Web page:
If you love coffee, its taste, color and the whole culture surrounding it, then you have surely heard about (and tasted) Blue Mountain coffee. The delicious Jamaican Blue Mountain coffee, one of the most aromatic and exotic coffees in the world, is cultivated in the beautiful Blue Mountain region and sold all over the world. Coffee plays an important part in Jamaica’s economy, but its role doesn’t just stop there. Coffee is embedded in Jamaican culture just as surely as Bob Marley or rum is. For coffee lovers, Jamaica is the best holiday destination in the Caribbean, so if you are planning on a beach vacation anytime soon, why not indulge in your love of the dark, bitter brew? Here’s a coffee lover’s guide to Jamaica to give you a taste of what’s in store for you.
Blue Mountain Region
Blue Mountains, photo by Jason Riedy
Those who hate coffee will still love the Blue Mountain region, because apart from producing the beans that make up the JBM coffee, it is one of the most pleasant natural areas in Jamaica. These are the tallest mountains in Jamaica, and since they are almost perpetually shrouded in mist they seem almost blue from a distance, hence the name. The landscape is lush and tropical, and the coffee grown in these mountains is one of the most expensive in the world. Coffee estates have been flourishing in the region since the French brought coffee to Jamaica in 1728, and the beans grown in the mountains have instantly been recognized as far superior to the ones from the lowlands. Many coffee estates are scattered in the Blue Mountains, but most of the coffee is grown on small farms and is processed according to the farmer’s own secret recipe. You can visit many of these estates and farms, and find out how the coffee beans are prepped.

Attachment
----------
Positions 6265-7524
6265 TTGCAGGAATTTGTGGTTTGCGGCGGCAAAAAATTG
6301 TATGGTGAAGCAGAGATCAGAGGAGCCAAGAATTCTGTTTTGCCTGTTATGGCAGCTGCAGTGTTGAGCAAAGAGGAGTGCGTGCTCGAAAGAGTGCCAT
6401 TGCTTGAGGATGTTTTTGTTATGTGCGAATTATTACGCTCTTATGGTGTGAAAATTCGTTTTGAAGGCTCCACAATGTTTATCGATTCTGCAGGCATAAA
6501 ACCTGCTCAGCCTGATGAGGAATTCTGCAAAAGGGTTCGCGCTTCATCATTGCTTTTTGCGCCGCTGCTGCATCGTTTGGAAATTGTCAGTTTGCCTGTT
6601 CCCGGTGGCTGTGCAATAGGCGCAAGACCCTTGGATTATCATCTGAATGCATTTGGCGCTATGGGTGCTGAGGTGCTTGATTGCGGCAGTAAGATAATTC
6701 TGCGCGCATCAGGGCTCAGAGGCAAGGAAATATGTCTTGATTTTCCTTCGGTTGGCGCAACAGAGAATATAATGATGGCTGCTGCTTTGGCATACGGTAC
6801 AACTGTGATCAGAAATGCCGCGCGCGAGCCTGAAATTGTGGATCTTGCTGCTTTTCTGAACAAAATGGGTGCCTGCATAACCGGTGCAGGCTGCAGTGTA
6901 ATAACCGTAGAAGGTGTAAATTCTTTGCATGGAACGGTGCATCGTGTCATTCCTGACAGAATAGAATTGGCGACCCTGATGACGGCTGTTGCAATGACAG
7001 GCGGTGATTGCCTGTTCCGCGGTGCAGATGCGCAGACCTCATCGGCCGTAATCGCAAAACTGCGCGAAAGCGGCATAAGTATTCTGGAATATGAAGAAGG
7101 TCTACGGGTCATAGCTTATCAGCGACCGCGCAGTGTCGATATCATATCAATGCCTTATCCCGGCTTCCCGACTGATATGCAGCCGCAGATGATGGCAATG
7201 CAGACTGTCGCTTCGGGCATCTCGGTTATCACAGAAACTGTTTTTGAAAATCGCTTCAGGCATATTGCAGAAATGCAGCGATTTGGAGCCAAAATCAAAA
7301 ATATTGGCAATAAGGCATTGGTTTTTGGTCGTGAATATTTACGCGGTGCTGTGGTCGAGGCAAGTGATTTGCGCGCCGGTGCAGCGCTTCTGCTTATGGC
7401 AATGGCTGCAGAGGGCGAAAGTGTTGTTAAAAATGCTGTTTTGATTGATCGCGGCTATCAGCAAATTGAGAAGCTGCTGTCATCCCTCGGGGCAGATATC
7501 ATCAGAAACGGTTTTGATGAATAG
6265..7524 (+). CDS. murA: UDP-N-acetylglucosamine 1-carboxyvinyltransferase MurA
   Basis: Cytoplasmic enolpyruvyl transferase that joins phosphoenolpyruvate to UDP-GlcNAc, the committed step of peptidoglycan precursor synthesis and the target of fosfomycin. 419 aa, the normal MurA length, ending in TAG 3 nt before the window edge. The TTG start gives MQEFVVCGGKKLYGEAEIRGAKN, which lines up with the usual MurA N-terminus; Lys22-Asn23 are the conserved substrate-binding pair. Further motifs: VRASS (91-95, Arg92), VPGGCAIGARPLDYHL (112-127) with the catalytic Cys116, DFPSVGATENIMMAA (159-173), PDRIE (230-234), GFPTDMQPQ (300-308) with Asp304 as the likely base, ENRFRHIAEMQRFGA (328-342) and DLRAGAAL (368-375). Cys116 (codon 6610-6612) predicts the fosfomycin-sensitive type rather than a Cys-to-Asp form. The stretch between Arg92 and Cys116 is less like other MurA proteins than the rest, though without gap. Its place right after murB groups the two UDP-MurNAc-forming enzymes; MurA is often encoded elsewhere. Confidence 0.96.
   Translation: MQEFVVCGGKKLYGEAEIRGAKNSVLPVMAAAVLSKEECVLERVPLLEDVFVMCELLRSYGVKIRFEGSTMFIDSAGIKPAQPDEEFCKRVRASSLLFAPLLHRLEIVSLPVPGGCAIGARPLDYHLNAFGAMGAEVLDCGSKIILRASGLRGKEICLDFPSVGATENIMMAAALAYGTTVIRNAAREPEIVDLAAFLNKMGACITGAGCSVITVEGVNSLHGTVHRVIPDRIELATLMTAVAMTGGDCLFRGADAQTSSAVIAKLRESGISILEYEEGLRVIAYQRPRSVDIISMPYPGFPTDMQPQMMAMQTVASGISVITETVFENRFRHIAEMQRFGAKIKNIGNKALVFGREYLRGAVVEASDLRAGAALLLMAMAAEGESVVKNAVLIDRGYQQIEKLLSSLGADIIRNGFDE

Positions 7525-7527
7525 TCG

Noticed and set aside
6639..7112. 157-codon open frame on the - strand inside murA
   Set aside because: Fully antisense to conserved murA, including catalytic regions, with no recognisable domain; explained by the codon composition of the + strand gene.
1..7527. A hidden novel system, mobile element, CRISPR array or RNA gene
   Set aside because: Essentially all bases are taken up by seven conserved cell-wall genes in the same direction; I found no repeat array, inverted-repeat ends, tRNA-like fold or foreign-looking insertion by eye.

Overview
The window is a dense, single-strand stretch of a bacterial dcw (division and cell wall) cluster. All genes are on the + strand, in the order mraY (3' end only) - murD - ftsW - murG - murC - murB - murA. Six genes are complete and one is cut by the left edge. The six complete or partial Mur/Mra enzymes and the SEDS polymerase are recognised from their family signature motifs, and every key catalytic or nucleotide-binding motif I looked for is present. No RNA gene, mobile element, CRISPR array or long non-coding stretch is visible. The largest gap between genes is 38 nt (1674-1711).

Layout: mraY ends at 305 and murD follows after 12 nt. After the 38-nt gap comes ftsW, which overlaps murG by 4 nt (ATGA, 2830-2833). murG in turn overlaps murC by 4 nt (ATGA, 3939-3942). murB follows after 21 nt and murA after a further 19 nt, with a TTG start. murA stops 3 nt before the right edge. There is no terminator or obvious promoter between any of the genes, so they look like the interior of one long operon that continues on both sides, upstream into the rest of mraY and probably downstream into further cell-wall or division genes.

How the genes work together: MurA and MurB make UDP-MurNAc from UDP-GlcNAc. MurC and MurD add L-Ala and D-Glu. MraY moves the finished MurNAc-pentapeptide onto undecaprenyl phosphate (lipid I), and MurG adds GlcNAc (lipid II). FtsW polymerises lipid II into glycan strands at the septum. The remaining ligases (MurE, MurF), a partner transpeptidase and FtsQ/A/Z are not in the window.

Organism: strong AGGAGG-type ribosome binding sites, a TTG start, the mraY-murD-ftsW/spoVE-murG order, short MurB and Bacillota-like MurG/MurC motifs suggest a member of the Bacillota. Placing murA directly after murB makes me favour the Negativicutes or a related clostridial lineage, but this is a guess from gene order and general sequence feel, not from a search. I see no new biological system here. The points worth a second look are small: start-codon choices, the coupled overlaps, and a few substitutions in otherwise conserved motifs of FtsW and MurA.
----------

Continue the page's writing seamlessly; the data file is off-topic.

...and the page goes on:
Gap Café, Hardwar Gap, John Crow Mountain National Park
Gap Café in the Blue Mountains is reputed for many things: spectacular views of Kingston and Newcastle, delicious Jamaican cuisine, but most of all it is said to serve the best cup of coffee in the world. The Blue Mountains coffee beans are freshly ground and lovingly brewed into a perfect cup of coffee as you sit back and take in the scenery.
Coffee Museum and Cafe, Ocho Rios
photo by Christian Kadluba
This coffee-shop/museum/gift shop is all that a coffee lover could wish for. You can indulge in a nice cup of joe, look at the displays revolving around the production and processing of Jamaican coffee, and then load up on goodies at the gift shop. You can buy coffee-making accessories, coffee-based sweets and most importantly, bags of Jamaica’s fines coffees. A 3 in 1 coffee paradise like this could not possibly be left out of a coffee’s lover’s guide to Jamaica.